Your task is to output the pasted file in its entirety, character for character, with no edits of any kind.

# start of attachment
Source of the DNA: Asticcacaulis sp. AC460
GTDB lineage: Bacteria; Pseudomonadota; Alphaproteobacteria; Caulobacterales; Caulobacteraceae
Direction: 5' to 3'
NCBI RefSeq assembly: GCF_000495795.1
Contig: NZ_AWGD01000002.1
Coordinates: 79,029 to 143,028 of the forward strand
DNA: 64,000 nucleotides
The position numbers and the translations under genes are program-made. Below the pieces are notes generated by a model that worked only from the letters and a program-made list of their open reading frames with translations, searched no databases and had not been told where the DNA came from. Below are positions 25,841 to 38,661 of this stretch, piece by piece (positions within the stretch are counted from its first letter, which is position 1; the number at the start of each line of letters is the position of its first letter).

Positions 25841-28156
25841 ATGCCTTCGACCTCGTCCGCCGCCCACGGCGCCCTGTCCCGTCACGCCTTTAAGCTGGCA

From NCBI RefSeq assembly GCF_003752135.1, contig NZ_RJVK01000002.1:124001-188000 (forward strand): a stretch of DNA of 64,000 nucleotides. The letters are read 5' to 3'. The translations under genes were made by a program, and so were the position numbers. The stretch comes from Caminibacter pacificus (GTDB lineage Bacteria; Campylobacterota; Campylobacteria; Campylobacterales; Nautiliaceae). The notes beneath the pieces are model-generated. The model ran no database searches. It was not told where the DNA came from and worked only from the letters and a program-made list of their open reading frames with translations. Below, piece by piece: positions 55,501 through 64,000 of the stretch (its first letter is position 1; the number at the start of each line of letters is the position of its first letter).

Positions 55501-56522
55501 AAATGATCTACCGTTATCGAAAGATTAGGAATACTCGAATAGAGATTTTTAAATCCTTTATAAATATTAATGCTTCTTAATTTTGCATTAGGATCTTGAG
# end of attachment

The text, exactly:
Source of the DNA: Asticcacaulis sp. AC460
GTDB lineage: Bacteria; Pseudomonadota; Alphaproteobacteria; Caulobacterales; Caulobacteraceae
Direction: 5' to 3'
NCBI RefSeq assembly: GCF_000495795.1
Contig: NZ_AWGD01000002.1
Coordinates: 79,029 to 143,028 of the forward strand
DNA: 64,000 nucleotides
The position numbers and the translations under genes are program-made. Below the pieces are notes generated by a model that worked only from the letters and a program-made list of their open reading frames with translations, searched no databases and had not been told where the DNA came from. Below are positions 25,841 to 38,661 of this stretch, piece by piece (positions within the stretch are counted from its first letter, which is position 1; the number at the start of each line of letters is the position of its first letter).

Positions 25841-28156
25841 ATGCCTTCGACCTCGTCCGCCGCCCACGGCGCCCTGTCCCGTCACGCCTTTAAGCTGGCA

From NCBI RefSeq assembly GCF_003752135.1, contig NZ_RJVK01000002.1:124001-188000 (forward strand): a stretch of DNA of 64,000 nucleotides. The letters are read 5' to 3'. The translations under genes were made by a program, and so were the position numbers. The stretch comes from Caminibacter pacificus (GTDB lineage Bacteria; Campylobacterota; Campylobacteria; Campylobacterales; Nautiliaceae). The notes beneath the pieces are model-generated. The model ran no database searches. It was not told where the DNA came from and worked only from the letters and a program-made list of their open reading frames with translations. Below, piece by piece: positions 55,501 through 64,000 of the stretch (its first letter is position 1; the number at the start of each line of letters is the position of its first letter).

Positions 55501-56522
55501 AAATGATCTACCGTTATCGAAAGATTAGGAATACTCGAATAGAGATTTTTAAATCCTTTATAAATATTAATGCTTCTTAATTTTGCATTAGGATCTTGAG